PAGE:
..... Decent work

Decent work is increasingly recognized as an indispensable driver of sustainable development with the potential to lift households and communities out of poverty. Poverty is predominantly a rural phenomenon as rural areas are home to the majority of the world's poor.

ILO estimates that in developing and emerging countries, over 80 per cent of the poor live in rural areas.

1 In 2012, extreme poverty rates (defined as people living on less than $1.90 in purchasing power parity terms per day) were four times higher in rural areas than in urban areas. A large share of the rural poor still depend on low-productivity subsistence farming for their livelihoods. The poorest rural households lack access to productive assets and often rely on income from wage employment.

2 Of the 300-500 million wage workers in agriculture, many depend on jobs in the plantation sector. Some 59 per cent, or over 98 million child labourers (aged 5 to 17), are in rural areas, mostly in agriculture.3 Forced labour, too, is prevalent in agriculture.

4 Achieving the Sustainable Development Goals (SDGs) by 2030, and ending extreme poverty everywhere, will thus require increased policy focus on rural development. Placing decent work in the rural economy high on national and international policy agendas is crucial to find sustainable, long-term solutions to the massive challenges affecting hundreds of millions of people worldwide.

Rural economy

Challenges facing rural economies are multifaceted and interwoven, and addressing them requires integrated, cross-sectoral, multi-stakeholder and context-specific interventions. Close cooperation and coordination between all government departments is essential to ensuring interventions result in the hoped for impact.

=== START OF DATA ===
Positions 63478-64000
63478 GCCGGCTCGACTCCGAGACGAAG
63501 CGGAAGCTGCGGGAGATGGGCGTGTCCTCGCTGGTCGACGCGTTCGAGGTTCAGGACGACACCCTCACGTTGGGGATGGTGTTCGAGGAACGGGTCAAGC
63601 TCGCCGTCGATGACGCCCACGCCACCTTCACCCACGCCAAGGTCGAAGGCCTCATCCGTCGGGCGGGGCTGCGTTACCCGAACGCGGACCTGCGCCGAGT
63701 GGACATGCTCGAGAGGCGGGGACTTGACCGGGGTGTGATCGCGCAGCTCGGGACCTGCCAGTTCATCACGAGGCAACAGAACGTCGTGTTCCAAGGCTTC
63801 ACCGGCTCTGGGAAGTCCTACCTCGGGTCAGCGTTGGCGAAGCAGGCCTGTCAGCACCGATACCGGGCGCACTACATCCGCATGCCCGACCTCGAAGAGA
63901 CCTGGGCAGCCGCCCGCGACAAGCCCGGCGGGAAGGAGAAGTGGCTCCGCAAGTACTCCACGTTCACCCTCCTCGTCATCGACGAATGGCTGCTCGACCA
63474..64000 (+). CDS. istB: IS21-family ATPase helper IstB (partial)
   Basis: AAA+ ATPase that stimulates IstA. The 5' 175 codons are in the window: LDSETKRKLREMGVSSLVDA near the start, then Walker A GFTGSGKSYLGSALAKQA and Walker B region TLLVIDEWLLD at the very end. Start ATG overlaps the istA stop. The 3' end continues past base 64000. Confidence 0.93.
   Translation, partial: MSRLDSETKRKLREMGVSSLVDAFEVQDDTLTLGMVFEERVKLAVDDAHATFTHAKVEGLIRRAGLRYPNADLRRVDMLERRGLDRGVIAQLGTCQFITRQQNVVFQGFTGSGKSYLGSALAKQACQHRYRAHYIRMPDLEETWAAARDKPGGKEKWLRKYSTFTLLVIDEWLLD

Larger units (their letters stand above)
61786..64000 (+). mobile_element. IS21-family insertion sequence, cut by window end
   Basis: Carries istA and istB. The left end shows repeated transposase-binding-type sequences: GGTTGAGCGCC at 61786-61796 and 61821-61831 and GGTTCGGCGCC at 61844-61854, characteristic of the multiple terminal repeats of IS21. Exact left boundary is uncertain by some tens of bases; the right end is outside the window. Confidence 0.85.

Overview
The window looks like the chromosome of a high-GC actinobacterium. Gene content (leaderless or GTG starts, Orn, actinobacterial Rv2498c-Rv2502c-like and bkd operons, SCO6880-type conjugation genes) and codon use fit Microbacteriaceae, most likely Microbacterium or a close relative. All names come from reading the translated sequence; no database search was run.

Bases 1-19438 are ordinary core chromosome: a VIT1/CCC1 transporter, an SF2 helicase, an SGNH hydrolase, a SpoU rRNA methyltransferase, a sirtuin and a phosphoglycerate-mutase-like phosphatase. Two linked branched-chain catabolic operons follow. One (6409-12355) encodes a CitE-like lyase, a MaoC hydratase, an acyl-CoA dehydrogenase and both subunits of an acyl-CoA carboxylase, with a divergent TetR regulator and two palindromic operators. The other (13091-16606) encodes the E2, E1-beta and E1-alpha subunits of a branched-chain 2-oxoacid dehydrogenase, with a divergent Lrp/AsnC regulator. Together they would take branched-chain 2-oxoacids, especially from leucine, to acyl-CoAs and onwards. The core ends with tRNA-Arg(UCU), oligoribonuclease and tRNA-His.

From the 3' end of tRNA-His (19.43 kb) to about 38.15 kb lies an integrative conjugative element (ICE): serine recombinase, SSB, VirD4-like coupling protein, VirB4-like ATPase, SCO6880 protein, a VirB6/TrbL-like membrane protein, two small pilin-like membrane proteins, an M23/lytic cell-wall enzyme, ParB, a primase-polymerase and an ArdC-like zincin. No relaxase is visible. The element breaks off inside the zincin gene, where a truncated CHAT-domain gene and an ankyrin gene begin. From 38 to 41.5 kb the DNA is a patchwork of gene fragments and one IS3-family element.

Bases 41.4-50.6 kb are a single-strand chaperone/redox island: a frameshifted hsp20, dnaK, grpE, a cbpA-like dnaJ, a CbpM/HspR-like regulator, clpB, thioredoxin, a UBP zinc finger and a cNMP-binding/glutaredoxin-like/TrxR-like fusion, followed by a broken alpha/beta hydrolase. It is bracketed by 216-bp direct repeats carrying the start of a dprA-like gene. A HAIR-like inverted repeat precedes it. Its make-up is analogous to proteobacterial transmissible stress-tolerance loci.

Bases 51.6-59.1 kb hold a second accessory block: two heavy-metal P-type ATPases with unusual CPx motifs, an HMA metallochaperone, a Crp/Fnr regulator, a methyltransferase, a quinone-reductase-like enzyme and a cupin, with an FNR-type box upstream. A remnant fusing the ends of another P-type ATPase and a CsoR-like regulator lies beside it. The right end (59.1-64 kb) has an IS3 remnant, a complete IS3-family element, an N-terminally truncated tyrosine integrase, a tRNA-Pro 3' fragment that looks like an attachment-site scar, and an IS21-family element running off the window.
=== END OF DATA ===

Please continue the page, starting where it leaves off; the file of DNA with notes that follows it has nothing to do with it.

ILO's strategy for rural development comprises the following interrelated policy areas: The ILO is already providing support to a number of countries on all these issues – in Zimbabwe on improving rural women's employability and economic empowerment; in Kenya on enhancing access to financial services in rural areas; in Nepal and India on improving rural infrastructure through employment-intensive investment programmes; in rural areas of Paraguay, Ecuador and Bolivia on value chain development; and in Indonesia on the promotion of decent work for food security and sustainable rural development. Harnessing the potential of the rural economy through decent work is key to sustainable development. It is critical in fulfilling the SDGs' pledge to leave no one behind.